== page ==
This is a proverb, so the text remains largely the same with each iteration of speech. This proverb is used as a warning against associating with the wrong people.


“If you lie down with dogs, you’ll get fleas.”


As a proverb is supposed to convey some sort of wisdom or inherent truth, this proverb serves as a warning. It is common in English to hear a person refer to another person who is perceived as having a low moral character as a “dog.” This is likely due to dogs historically subsisting off of food scraps and scavenging in the cities and villages of human settlements. Dogs have a reputation of being dirty scavengers, and so the application to those with low moral standing is apparent. And, since dogs often have fleas, something that is unpleasant to be afflicted with, the proverb has both literal and metaphorical meaning. From here, it is easy to see how the proverb serves its warning: associating with those with low moral standing is likely to influence one’s own behavior.

The “dogs” might also refer to those of low socioeconomic standing, however, especially given the association with fleas. Fleas can be seen as a disease or affliction, and the proverb might also be meant to warn against associating with those with poor hygiene due to economic factors. On a larger societal level, this proverb might serve to maintain social boundaries based on class.

Brazilian New Year’s Tradition


This is a description of the Brazilian New Year’s tradition, specifically that of northeast Brazil. The informant is a third-generation Brazilian American, although she has spent a considerable amount of time living in northeast Brazil–specifically the state of Bahia–and is fluent in Portuguese. The informant describes the rituals and traditions common for New Year’s Eve and Day in northeast Brazil. She is careful to note that the traditions come from the traditional Brazilian religion espiritismo, which is a syncretic mix of African religions and Catholicism. She is not an adherent of espiritismo, but she states that the tradition is widespread in Brazil, even for those not following the religion.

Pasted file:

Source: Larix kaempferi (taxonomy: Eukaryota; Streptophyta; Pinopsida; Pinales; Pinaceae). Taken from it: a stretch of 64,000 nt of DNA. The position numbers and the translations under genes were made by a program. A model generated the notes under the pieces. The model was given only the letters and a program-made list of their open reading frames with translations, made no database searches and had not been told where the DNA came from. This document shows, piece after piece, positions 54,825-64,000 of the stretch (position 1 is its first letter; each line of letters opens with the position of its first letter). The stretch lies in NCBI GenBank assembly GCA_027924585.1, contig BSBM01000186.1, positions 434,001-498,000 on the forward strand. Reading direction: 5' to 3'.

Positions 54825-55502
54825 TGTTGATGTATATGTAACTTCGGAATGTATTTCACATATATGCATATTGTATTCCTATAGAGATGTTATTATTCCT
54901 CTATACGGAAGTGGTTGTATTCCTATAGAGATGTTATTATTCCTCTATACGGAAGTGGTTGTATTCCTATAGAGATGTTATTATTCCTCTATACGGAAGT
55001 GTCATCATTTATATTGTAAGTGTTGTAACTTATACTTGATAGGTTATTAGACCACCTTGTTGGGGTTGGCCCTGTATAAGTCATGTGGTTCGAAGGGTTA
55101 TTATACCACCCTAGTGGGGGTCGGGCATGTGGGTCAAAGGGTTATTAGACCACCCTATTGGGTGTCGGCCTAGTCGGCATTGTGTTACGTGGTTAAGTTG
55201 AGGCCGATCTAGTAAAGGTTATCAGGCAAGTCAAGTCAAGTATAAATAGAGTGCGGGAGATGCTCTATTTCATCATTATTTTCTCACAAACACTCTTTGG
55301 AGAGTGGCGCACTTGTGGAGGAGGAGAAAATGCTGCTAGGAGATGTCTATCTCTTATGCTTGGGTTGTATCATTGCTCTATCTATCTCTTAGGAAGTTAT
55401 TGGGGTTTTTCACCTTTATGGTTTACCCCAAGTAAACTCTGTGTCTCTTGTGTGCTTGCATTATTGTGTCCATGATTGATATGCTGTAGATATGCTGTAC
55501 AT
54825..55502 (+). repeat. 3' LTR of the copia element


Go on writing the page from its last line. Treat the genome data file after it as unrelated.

MM: Um, so on New Year’s Eve, you typically wear a color that signifies what kind, what you want to bring into the new year. So the most traditional one is white. People want a peaceful new year, that’s white. Um, but the other most popular colors that people wear are yellow to signify wealth and prosperity in the new year. And red to signify passion and love and romance and sex in the new year.

MM: Um, and then on New Year’s Day, there’s a tradition in the northeast of Brazil, Bahia, to go to the ocean and, um, give, put white flowers on the water, um, as an offering for the new year for Iemanjá, who is the goddess of the sea and the most powerful, uh, deity in Brazilian spiritism.